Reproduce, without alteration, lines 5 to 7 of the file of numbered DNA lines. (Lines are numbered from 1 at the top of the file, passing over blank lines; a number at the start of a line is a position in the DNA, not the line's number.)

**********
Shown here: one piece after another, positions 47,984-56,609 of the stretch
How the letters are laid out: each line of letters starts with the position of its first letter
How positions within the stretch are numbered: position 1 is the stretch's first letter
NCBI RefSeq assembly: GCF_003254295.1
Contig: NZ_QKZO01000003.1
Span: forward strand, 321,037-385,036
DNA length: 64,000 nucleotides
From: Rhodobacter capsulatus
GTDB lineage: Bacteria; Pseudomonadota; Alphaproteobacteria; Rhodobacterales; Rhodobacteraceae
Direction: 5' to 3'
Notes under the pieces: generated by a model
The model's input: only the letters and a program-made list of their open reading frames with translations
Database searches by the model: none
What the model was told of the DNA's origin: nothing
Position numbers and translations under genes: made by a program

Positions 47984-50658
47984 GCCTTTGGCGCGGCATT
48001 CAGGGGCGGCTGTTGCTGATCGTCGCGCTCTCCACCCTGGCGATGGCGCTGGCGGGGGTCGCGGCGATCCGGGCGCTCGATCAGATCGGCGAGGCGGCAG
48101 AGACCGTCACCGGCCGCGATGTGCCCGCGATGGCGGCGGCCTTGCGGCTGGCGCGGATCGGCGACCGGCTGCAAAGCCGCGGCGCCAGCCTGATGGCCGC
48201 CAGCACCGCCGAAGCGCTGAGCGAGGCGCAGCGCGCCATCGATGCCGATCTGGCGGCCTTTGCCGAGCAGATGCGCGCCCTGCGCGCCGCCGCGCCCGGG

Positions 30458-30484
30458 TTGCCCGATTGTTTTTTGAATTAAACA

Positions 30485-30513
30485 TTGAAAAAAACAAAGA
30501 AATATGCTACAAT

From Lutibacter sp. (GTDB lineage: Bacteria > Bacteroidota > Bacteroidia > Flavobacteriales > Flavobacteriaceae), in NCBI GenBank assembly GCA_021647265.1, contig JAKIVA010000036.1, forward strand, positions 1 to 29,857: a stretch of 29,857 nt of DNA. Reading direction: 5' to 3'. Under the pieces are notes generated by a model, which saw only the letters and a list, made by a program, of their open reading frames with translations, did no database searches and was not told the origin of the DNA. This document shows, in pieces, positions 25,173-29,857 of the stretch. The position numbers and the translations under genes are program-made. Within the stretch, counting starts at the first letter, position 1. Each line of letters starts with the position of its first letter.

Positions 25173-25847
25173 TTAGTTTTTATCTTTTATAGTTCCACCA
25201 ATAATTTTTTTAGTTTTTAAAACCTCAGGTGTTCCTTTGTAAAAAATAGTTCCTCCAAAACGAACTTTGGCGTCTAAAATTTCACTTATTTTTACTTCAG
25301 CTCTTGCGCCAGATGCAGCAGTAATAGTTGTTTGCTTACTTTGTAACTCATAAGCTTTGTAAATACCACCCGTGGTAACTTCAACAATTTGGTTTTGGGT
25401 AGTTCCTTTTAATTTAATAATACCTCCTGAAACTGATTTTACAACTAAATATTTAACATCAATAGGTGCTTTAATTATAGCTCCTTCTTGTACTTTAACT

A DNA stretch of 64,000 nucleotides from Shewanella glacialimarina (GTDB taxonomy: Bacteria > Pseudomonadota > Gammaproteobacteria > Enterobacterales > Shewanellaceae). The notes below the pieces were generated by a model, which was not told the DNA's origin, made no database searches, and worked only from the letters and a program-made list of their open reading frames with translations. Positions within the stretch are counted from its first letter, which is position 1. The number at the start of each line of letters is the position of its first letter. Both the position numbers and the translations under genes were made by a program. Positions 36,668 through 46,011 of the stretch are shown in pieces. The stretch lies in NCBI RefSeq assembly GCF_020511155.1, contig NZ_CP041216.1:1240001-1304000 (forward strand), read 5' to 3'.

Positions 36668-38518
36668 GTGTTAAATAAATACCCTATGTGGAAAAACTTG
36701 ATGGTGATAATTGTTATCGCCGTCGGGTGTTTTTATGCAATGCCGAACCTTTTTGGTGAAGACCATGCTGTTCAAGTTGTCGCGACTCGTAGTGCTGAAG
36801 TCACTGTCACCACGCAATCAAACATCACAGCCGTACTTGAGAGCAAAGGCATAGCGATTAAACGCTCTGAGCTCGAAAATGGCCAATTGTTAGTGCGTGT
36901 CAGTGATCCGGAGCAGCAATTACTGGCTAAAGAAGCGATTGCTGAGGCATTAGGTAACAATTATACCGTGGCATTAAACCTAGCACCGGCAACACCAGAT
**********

Contig: NZ_QKZO01000003.1
Span: forward strand, 321,037-385,036
DNA length: 64,000 nucleotides